Always connected. Always available. Always responsive. In an era where personal electronic devices have become more of a technological appendage than merely a handy gadget, a growing number of employers are grappling with the question of how well-connected their employees should be. Employers certainly benefit from the ability of employees to be available at all times and through instantaneous connection. The instant problem is the way in which this constant connectivity begins to warp the work-life balance. Should employees respond to employment-related emails after hours? Should they text back to the boss in the evenings to respond to work inquiries? Should employers expect employees to be responsive around the clock? Some employers are beginning to change their expectations for employee responsiveness after hours, and possibly just in time to stave off impending wage and hour law implications. More >

Recap of the Webinar, "The New Overtime Rules Are Coming - Are You Ready?"

On  Thursday, July 30th, McBrayer hosted a webinar entitled, "The New Overtime Rules Are Coming - Are You Ready?" The webinar was hosted by attorney Cynthia L. Effinger of McBrayer's Louisville office. This well-attended drew participants eager to understand how the recently-released Department of Labor Notice of Proposed Rulemaking will affect employers throughout the state and nation. This webinar focused on the following core concepts:

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ALERT - Department of Labor Set to Change Overtime Exemption Regulations under the FLSA

On July 6th, the Department of Labor (“DOL”) issued a Notice of Proposed Rulemaking with the potential to affect an untold number of employers. The proposed rule, published in the Federal Register at 80 FR 38515, drastically changes the DOL’s interpretation of the Fair Labor Standards Act with respect to overtime exemptions. The current rule, put in place in 2004, exempts employees with salaries of at least $455 a week ($23,660 a year) and who perform executive, administrative, professional, outside sales and computer duties from overtime regulations.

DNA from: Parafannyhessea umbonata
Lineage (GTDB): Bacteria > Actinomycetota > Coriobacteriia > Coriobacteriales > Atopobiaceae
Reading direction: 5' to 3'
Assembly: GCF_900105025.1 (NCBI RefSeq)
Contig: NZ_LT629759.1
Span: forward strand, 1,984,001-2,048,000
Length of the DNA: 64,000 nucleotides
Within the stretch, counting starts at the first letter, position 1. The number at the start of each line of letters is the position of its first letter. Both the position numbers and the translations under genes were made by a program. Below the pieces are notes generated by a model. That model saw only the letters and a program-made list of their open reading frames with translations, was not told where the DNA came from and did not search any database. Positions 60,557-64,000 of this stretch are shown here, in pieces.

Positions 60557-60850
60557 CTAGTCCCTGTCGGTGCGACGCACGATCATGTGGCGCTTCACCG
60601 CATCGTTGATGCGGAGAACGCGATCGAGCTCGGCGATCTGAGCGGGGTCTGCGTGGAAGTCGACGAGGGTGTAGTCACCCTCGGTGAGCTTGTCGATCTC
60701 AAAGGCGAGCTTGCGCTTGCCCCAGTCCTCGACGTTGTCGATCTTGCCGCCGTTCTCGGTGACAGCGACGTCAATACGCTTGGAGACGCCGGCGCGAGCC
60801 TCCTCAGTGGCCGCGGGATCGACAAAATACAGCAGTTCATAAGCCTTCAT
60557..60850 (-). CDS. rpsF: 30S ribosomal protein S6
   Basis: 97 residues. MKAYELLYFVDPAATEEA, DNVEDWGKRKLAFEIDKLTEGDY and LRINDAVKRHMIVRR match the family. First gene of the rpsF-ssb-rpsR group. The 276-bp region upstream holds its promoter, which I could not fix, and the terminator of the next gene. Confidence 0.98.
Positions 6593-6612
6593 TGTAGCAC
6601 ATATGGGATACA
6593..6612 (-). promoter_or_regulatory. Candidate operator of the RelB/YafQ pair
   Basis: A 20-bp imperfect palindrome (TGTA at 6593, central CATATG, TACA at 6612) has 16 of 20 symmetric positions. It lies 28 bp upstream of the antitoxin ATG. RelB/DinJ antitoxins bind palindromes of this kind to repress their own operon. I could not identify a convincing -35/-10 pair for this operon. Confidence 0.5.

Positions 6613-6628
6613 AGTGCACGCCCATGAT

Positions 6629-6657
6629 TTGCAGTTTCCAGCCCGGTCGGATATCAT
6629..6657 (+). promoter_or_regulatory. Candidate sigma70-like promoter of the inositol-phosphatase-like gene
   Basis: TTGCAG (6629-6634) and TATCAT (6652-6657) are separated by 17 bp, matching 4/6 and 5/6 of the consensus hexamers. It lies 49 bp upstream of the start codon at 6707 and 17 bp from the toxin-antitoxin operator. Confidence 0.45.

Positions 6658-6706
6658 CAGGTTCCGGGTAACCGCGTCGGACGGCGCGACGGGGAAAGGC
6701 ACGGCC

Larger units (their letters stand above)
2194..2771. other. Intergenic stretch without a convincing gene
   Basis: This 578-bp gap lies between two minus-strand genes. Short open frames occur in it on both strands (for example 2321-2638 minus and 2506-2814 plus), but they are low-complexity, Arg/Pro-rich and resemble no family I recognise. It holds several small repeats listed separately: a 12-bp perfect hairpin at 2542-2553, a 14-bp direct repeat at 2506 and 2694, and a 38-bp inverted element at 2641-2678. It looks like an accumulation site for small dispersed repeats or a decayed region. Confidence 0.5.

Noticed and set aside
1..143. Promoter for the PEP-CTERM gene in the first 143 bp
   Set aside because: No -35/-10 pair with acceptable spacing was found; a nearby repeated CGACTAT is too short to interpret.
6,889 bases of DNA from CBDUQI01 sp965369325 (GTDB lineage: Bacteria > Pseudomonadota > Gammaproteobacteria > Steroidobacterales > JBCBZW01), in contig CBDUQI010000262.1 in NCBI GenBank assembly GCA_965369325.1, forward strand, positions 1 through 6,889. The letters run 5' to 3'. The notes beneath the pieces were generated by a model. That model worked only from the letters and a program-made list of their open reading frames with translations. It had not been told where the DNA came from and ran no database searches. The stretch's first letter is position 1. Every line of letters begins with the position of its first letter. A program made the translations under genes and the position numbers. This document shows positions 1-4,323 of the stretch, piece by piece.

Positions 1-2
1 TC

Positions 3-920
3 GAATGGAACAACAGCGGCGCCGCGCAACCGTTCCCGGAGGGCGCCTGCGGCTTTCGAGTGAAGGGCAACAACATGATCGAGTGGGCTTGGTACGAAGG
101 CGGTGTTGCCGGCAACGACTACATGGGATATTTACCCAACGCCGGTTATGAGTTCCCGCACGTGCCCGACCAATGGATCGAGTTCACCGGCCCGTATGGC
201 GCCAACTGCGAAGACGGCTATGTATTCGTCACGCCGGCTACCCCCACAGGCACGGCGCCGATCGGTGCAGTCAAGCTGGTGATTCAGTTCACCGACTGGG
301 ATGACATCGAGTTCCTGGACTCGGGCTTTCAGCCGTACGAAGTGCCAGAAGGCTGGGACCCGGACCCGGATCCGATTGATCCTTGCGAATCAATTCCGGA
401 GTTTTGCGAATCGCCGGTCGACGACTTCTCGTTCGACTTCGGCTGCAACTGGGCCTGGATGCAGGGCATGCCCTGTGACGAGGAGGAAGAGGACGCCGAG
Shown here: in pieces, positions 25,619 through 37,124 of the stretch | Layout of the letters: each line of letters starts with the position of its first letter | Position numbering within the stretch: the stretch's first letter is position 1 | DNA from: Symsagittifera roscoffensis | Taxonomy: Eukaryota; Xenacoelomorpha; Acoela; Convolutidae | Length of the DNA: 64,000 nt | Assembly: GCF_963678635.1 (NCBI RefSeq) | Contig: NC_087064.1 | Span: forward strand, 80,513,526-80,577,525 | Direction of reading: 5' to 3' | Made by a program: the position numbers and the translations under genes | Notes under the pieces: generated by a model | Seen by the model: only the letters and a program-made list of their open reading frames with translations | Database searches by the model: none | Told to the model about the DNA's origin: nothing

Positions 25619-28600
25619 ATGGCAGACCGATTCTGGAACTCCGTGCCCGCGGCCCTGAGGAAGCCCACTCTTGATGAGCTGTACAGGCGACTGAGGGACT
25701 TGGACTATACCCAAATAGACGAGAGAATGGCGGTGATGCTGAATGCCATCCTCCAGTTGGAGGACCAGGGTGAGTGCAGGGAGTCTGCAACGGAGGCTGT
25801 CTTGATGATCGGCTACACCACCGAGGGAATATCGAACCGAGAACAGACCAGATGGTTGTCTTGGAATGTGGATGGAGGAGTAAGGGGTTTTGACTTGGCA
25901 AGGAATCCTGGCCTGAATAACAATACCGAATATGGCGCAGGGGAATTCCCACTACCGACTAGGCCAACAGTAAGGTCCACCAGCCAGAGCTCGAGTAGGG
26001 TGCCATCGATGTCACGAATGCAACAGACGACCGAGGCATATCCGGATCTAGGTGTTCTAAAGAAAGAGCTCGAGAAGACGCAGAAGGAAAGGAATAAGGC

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What Employers Can (Probably) Expect from the FLSA Overtime Exemption (Yet to Be) Proposed Rules

Posted In Fair Labor Standards Act (FLSA), Overtime Pay

With apologies to Tom Petty, with regard to upcoming proposed regulations under the Fair Labor Standards Act set to increase the overtime exemption salary, the waiting is the hardest part. Employers everywhere will likely experience some budgetary change to comply, but it’s hard to know exactly what that change will be. At the same time, knowing what may be coming down the pike can only prepare employers more for how to handle the final regulations when they come into effect.

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Keeping Off-The-Clock Work On Your Radar

There are lots of things that an employer must be mindful of on an ongoing basis, but near the top of that list should be the prohibition of non-exempt employees’ off-the-clock work. This common problem can easily escape an employer’s attention, but it can have an incredibly negative and costly impact if an employee (or, employees) brings a wage and hour suit. Just ask LinkedIn.

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More Workers Eligible for Overtime in the Future, Cont.

Recently, President Obama signed an order which directed the Department of Labor to reexamine how employees are paid for working more than 40 hours per week. According to the President, "[o]vertime is a pretty simple idea. If you have to work more, you should get paid more.” More >